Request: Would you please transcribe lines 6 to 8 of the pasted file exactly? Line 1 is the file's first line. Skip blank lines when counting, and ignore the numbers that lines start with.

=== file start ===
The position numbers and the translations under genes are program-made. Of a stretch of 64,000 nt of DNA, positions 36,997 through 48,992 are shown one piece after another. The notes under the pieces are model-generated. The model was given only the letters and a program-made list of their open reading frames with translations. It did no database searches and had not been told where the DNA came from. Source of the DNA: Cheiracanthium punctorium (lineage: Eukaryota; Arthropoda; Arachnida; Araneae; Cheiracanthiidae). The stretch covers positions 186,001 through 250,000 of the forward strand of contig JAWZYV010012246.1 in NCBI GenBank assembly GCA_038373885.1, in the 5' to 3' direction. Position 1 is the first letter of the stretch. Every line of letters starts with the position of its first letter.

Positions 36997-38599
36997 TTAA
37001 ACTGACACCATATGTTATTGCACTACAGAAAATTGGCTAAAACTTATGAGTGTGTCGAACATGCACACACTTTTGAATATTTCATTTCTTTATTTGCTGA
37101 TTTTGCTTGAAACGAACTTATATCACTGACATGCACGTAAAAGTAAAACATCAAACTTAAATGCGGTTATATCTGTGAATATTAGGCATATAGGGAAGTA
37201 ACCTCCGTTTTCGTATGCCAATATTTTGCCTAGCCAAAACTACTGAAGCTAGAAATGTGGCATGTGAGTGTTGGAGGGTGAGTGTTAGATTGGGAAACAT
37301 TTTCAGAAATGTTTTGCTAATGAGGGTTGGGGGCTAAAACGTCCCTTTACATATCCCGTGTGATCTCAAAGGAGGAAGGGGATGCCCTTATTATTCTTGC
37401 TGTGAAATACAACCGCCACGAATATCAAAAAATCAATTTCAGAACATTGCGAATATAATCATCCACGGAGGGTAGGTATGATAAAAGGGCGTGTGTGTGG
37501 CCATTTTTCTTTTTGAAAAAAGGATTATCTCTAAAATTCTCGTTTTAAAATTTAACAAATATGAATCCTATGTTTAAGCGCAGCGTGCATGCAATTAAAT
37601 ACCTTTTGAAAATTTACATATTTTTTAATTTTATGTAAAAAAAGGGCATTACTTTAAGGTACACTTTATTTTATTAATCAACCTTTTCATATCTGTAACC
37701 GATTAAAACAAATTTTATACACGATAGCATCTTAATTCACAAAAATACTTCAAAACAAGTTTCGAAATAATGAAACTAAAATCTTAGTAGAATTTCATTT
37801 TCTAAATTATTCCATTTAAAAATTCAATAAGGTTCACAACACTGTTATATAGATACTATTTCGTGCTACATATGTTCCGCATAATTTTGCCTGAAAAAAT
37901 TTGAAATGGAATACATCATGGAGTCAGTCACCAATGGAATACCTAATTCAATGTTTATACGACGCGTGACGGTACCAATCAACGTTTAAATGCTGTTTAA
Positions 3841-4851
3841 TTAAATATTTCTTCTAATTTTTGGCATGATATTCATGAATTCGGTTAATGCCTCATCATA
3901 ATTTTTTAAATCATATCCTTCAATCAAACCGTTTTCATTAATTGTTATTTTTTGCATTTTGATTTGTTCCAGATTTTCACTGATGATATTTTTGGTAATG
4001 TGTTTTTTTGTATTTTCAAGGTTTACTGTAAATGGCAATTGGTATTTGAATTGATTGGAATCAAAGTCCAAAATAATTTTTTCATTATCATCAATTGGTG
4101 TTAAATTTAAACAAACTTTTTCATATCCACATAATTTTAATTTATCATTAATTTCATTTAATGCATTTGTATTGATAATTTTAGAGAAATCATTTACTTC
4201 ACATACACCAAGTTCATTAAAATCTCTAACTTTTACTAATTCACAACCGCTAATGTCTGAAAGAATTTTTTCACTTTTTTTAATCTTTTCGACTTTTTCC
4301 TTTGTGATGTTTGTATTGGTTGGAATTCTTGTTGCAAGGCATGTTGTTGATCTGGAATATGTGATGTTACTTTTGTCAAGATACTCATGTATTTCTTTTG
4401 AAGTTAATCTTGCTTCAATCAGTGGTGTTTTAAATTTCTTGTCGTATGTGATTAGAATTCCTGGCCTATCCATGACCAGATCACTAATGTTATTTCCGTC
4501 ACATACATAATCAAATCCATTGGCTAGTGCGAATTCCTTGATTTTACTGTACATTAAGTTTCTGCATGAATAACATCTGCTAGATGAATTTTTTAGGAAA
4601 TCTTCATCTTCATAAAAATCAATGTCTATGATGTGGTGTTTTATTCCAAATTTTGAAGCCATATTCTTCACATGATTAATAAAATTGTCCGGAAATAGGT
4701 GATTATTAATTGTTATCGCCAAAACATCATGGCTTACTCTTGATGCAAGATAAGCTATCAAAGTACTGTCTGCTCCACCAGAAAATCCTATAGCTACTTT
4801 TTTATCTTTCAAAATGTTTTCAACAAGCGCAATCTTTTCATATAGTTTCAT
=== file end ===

37201 ACCTCCGTTTTCGTATGCCAATATTTTGCCTAGCCAAAACTACTGAAGCTAGAAATGTGGCATGTGAGTGTTGGAGGGTGAGTGTTAGATTGGGAAACAT
37301 TTTCAGAAATGTTTTGCTAATGAGGGTTGGGGGCTAAAACGTCCCTTTACATATCCCGTGTGATCTCAAAGGAGGAAGGGGATGCCCTTATTATTCTTGC
37401 TGTGAAATACAACCGCCACGAATATCAAAAAATCAATTTCAGAACATTGCGAATATAATCATCCACGGAGGGTAGGTATGATAAAAGGGCGTGTGTGTGG